Whoever wrote, “Sticks and stones may break my bones, but words will never hurt me,” has no idea how powerful words can be.
Words can give children much needed guidance, love, and encouragement, or completely break their spirit. I’m not sure that we as parents know we have that much control over how our children view the world and themselves. It’s time that we start taking a more positive approach on how we talk to our children and understand the impact we can have on our own children and the adults of tomorrow. We can start with our choice of words and the tone of voice of which the words are spoken. Children tend to hang on every word that we say and will believe what is said to them and about them.
Remember your child’s brain is still developing and the way we talk to them may impact how they see themselves. Angry and degrading language can leave emotional scars for a lifetime. We have all gotten mad and said things to our kids we wish we could take back, but it’s important to try to keep control and not let our tempers get in the way. We must remember to hold back our own emotions and our words and only say the things that are going to help teach the lessons we want our kids to learn. These lessons can include teaching kindness, gentleness, and forgiveness. Words and actions that may seem very insignificant to us, may mean the world to our teenager. We must consider their feelings and make sure they are feeling heard and understood. When we are in a close relationship with someone, like a child or teen, there are going to be times you disagree and don’t understand one another. Unfortunately, people say hurtful things and as parents, we are no different. What’s important is to go back to your child and try to understand the situation from their point of view, then to say, "I’m sorry I said those things to you. I realize I was wrong to speak to you that way.” Most children are very forgiving!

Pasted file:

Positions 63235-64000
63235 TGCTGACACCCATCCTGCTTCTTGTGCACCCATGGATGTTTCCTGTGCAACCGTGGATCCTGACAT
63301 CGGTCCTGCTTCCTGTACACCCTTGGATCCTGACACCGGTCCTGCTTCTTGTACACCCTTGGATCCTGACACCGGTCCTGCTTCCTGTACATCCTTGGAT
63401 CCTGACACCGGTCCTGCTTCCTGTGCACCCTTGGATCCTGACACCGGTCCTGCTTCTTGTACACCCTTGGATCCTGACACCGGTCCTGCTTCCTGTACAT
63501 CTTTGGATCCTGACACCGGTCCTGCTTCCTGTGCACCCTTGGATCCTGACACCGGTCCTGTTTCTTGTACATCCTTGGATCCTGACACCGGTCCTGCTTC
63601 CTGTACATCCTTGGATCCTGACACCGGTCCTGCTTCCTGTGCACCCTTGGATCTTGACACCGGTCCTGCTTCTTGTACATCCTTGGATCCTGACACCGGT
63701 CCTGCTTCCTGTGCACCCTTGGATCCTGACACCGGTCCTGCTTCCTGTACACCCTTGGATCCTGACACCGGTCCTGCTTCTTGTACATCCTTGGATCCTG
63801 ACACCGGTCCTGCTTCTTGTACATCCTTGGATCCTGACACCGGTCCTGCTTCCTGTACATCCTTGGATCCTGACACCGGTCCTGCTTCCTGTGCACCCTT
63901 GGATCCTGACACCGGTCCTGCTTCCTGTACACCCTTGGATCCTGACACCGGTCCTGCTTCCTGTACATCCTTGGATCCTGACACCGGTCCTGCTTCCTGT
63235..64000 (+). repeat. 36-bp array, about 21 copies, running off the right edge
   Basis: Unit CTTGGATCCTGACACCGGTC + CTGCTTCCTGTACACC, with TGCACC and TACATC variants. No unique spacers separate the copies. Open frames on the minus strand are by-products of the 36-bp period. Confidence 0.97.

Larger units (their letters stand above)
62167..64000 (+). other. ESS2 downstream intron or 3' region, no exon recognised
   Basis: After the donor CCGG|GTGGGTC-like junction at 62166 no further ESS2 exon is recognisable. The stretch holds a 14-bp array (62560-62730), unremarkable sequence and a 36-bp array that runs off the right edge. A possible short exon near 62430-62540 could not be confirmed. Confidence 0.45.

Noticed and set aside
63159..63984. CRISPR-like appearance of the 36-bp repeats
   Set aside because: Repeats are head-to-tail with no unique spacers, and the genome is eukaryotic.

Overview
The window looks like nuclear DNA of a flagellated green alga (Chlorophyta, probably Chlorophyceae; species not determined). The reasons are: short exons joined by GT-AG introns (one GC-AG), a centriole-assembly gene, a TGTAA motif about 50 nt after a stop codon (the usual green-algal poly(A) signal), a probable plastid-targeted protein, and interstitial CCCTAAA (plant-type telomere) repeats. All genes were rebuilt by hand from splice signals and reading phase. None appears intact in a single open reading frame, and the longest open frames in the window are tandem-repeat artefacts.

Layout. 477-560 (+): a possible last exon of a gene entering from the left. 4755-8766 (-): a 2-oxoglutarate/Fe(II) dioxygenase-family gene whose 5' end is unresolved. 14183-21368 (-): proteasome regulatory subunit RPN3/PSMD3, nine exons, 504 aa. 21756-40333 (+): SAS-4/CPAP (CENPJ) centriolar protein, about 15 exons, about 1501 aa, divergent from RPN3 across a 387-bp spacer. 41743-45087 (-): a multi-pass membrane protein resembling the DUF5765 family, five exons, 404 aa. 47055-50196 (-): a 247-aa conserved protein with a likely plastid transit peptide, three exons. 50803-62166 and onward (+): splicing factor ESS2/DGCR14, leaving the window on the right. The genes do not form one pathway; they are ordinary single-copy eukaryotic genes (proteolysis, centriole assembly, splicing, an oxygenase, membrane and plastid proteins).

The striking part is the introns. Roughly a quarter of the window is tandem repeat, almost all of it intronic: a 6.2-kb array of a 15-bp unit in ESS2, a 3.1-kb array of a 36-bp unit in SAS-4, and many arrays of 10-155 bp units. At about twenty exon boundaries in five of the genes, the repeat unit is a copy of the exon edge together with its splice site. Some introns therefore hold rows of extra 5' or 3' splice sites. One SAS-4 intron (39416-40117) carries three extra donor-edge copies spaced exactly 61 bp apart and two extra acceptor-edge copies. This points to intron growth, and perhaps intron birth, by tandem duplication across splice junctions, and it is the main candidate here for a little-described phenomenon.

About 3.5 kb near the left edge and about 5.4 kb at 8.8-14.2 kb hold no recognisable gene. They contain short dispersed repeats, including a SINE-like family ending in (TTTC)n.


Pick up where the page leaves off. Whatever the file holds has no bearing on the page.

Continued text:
By saying "I'm sorry," when needed, you have also given your child a good lesson on how an adult handles conflict. You are giving them a role model for the future. Learning to admit when you are wrong is a life lesson they will never forget.
Cheryl Richardson is a Community Educator at Alliance For Children. She spends most of her days presenting child abuse prevention education to children and adults in Tarrant County. She has a Bachelors degree in education and taught in elementary schools for many years. Cheryl has been with Alliance For Children for 1 year . She spends her free time with her husband of 40 years and her adorable grandchildren.